Staple starches are good building blocks for a great meal.

Having potatoes or pasta in the pantry is a great base for a meal. In these recipes a few pantry and fridge staples, plus some fresh herbs, get dinner on the table in no time.

In the case of the pasta, I had a packet of beautiful Kalamata olives I'd been given in Australia recently. We visited the Mt Buffalo olive grove, in regional Victoria's High Country, and although I love simply throwing them on a platter, making them the star of a simple tomato-based pasta seemed like a much better idea. You'd be welcome to chop the flesh off them removing the stones, but I don't mind having them whole.

The caper pesto salad came as a result of having a bag of baby potatoes on my bench, capers in the fridge, and a piece of smoked salmon that need to be used. Sabato had sent me some of their caper pesto, which is delicious (and which you could use if you couldn't be bothered getting the food processor out) but it inspired me to make my own. As usual, taste and adjust to your preference - I'm always tasting and changing quantities and you should too.

Potato salad with smoked salmon, caper pesto and herbs

Serves 4-6


This is a simple assembly of ingredients but with the added satisfaction of making your own pesto. Capers add great punch to a dish.

For the salad:
1kg baby new potatoes
1 cup (approx) caper pesto
200g fillet smoked salmon
1 small-medium bunch flat leaf parsley, roughly chopped
2 Tbsp capers, rinsed and lightly fried until crisp

Cook the potatoes in plenty of salted boiling water until cooked through but not mushy. Drain well.

To serve, place the potatoes in a bowl and crush some of them gently.

Add the pesto and gently combine. Place on serving dish.

Break the salmon into flakes and scatter across the potatoes. Add the herbs and the capers.

Caper pesto:
4 Tbsp capers
1 Tbsp lemon zest
3 Tbsp lemon juice
¼ cup almonds, lightly toasted and roughly chopped
2 cloves garlic, peeled
1 cup parsley
¼ cup olive oil
Salt and pepper

Blitz all ingredients except the oil in a food processor. Slowly add the oil as you keep blending. Taste and adjust as necessary - you may need more salt and pepper or more lemon.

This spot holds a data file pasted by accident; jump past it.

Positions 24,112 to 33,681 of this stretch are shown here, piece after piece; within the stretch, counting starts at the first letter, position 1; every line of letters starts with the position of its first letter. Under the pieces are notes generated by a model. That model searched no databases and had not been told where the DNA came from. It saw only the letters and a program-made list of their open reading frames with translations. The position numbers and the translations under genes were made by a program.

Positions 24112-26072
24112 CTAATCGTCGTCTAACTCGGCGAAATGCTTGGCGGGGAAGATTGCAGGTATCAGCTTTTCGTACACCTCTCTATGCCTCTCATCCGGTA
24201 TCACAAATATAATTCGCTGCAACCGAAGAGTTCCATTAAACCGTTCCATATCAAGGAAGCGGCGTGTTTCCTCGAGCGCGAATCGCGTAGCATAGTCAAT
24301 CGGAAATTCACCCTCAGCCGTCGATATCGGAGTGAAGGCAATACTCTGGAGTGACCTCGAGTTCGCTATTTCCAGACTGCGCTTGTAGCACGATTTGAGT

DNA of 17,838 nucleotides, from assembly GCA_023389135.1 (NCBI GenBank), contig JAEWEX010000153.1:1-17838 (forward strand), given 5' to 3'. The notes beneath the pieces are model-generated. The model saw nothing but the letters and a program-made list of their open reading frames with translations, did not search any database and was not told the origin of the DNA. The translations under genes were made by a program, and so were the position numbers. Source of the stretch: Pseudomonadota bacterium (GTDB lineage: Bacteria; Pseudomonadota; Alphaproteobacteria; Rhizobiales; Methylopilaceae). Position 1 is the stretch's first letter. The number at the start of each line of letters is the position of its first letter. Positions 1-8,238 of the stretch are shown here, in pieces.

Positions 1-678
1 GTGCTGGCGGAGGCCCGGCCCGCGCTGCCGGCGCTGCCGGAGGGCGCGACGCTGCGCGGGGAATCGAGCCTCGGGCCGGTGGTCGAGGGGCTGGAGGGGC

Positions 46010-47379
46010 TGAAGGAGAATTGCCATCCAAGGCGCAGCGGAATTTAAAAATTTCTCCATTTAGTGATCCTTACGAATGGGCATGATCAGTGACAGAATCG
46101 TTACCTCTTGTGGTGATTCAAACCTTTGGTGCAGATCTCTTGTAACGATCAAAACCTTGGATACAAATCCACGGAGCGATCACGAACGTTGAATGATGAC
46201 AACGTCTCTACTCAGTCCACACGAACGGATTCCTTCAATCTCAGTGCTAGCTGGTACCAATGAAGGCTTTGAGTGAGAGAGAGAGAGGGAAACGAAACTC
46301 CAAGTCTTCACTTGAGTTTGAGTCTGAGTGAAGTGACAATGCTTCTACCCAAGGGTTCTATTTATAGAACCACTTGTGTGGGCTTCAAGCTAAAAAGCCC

Spaghetti with capsicum and kalamata olives

Spaghetti with capsicum and olives. Photo / Dean Purcell
Spaghetti with capsicum and olives. Photo / Dean Purcell

Serves 4-6

This is a really simple pasta, and it's great for a quick vegetarian dinner alongside a green salad. If you want to add meat, some chopped chorizo when you cook the capsicum would go well.

450g spaghetti, cooked according to packet instructions
1 tsp olive oil
1 red onion, sliced
2 cloves garlic, crushed
1 red capsicum
2 x 330g tins chopped tomatoes
Splash red wine (optional)
Salt and pepper
200g marinated Kalamata olives
Handful fresh herbs, chopped, to serve (I use flat leaf parsley)
Parmesan, to serve
Drizzle olive oil, to serve

Cook spaghetti according to packet instructions.

In a large frying pan, gently heat the oil and add the onion, garlic and capsicum. Saute until starting to go soft, 5-7 minutes.

Add the tomatoes and increase the heat. Add the red wine, and season well. Add the olives. Cook until the sauce thickens, about 15 minutes. Reduce heat to a simmer and keep warm until spaghetti is cooked and you're ready to serve.

To serve, stir the sauce through the spaghetti and garnish with herbs, parmesan, olive oil, and salt and pepper.


Fresh herbs provide that extra bit of flair to so many dishes and they are often the difference between a good meal and a great one. If you have a roaring vegetable garden with plenty of herbs, then I'm jealous, but if you don't have a garden, or space outside to grow herbs, just a windowsill can do the trick.

It is very easy to grow herbs from seed and cheap too. Growing from seed, you need some seed raising mix (or just potting mix), and some pots. Egg cartons work well for the beginning phase of growth, but herbs are pretty hardy: I've grown basil from seed into a hugely successful plant in a baby formula tin painted pink. Simply prick some holes in the bottom of the tin and sit on a dish or saucer (you could make that a fun crafternoon if you're that way inclined as a bonus). My friend used a polystyrene bin for his mobile herb garden - it's amazing what you can recycle for herb garden glory.

It's most important to keep them moist while the beginning phase of growth starts, and you want them somewhere with a bit of sun.

Once they've poked through and got a bit of size, you can transfer them to a larger pot (if you're using egg cartons) or, you can leave them where they are (if you've gone with the bigger pot option).

They are ready to harvest and use pretty much as soon as there are decent-sized leaves on them.

Go forth and grow!